Greece and the arrogance of the austerians

Dutch and German politicians like to blame Greece for refusing to stick to the agreements — but, in truth, the Greeks are doing more than they should. By Ingeborg Beugel.

Everyone who talks about Greece these days — even well-intentioned liberals — seems to assume a priori that Greece is somehow “opposing the reforms” and “refusing to stick to the agreements”. With Dutch Prime Minister Mark Rutte and German Chancellor Angela Merkel at the forefront, of course. Greece does not deserve respite, not a second of extra time and not a single penny more, simply because “the country keeps breaking its promises.”

First of all, the problem is that it’s impossible for a country as a whole to stick to any agreement whatsoever as if it’s some kind of ‘person’. In Greece there are countless people — the majority of the population — who have been struck by austerity measures that have been forced down their throats as if they were some kind of natural disaster; measures that are the result of those aforementioned “agreements”: a 40 to 50% reduction of salaries and pensions, an unbearable series of extra taxes, layoffs on a gigantic scale, a massive increase in unemployment and poverty, the destruction of labor rights, the implosion of healthcare. All these things are utterly unthinkable in a country like Germany or the Netherlands, yet nobody seems to give the Greeks who bravely carry this burden any credit whatsoever.

And then there is obviously the minority, a substantial part of Greece’s rich and corrupt political and industrial elite, which does dodge taxes on a grand scale by funneling money away to foreign countries, but which still gets away unscathed. The majority of Greeks who are bending over backwards to serve the Brussels diktat cannot help that. The middle class, the incredibly hard-working and impossible-tax-paying Greek, cannot be held responsible for that. Try to convince those people that, simply because a tiny minority keeps behaving scandalously, their country is somehow “refusing to stick to the agreements”.

Mind you, it’s exactly that “virtueless” minority of Greeks that Berlin and The Hague were happily doing business with and that could comfortably continue its corrupt ways under the watching gaze of Brussels. For decades, journalists wrote blisters onto their fingers about all the things that were going wrong in Greece, how the people suffered as a result of this, and how sooner or later things were bound to go wrong — but EU politicians didn’t even budge. I would like to see Dutch Prime Minister Rutte explain to my elderly Greek neighbor, who now has to find a way to survive on a miniscule pension of 300 euro, that she is somehow “refusing to stick to the agreements” and “opposing the reforms” when she recounts, crying, that she can’t (and hence won’t) pay her electricity bills.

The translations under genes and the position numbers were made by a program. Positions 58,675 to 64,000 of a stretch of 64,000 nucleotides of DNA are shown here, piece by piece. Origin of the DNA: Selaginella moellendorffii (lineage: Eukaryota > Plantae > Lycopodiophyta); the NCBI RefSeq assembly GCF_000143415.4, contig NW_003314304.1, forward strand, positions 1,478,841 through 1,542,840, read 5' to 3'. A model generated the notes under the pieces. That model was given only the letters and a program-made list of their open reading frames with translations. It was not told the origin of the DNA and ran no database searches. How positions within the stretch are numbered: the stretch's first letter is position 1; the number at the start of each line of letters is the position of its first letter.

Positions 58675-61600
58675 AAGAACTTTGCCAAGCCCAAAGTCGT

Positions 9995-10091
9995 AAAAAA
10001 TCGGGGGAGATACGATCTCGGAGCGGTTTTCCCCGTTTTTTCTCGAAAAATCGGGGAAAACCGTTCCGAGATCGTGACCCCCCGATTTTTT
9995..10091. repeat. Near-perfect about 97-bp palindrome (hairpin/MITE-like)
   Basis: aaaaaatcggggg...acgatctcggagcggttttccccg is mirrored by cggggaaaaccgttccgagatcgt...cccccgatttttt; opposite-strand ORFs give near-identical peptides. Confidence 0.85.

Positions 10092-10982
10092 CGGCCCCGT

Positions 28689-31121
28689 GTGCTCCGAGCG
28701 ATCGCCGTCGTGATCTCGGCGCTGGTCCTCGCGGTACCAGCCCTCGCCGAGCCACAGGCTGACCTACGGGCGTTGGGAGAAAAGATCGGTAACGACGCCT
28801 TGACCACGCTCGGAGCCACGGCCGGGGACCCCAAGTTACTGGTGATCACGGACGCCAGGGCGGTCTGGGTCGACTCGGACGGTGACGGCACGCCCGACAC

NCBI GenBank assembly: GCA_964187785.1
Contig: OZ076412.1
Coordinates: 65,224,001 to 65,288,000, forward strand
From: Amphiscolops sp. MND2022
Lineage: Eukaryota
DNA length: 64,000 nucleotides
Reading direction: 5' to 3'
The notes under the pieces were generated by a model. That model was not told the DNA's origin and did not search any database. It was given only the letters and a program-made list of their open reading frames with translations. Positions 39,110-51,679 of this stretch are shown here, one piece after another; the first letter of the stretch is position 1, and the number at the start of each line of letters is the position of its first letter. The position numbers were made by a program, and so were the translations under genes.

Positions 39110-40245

Secondly, this is not about “agreements” at all. Somehow, that word presupposes that we are talking about two equal parties agreeing on a mutual course of action. Nothing could be further from the truth. Greece has been humbled, mangled and castigated, forced to accept the various IMF demands and Merkel’s austerity measures in a profoundly unequal “like it or lump it” type of situation. The word “agreements” itself is just as deceptive as the words “support” or “reform”. In the case of Greece, “agreements” refer to demands made at knifepoint. Support does not consist of gifts, subsidies or investments, but of big fat loans at disastrous, sky-high interest rates that squeezed Greece will never be able to repay. And the reforms are really just absurd budget cuts that would be utterly impracticable in Northern Europe, including the prospect of a total annihilation of minimum labor rights — something for which Europeans, including the Greeks, have fought for centuries.

Thirdly, contrary to what Merkel and Rutte unjustifiably keep claiming, ad nauseam, the Greek government is making unbelievable, superhuman efforts to fulfill those impossible demands from Brussels. It does so in spite of the inevitable social unrest and understandable resistance of the Greek people, who are naturally rebelling against all this injustice. Whoever still claims that the Greek government is “once again” falling behind on its commitments and, as a result of slacking and bad governance, fails to pursue the right measures and reforms in the timeframe imposed by Brussels, is simply lying. Merkel is lying. Rutte is lying. Nobel Prize-winning economists and commentators like Joseph Stiglitz and Paul Krugman have already been predicting for two years, also ad nauseam, that Merkel’s current austerity policies are not only failing to work, but are actually driving the Greek economy ever deeper into the abyss.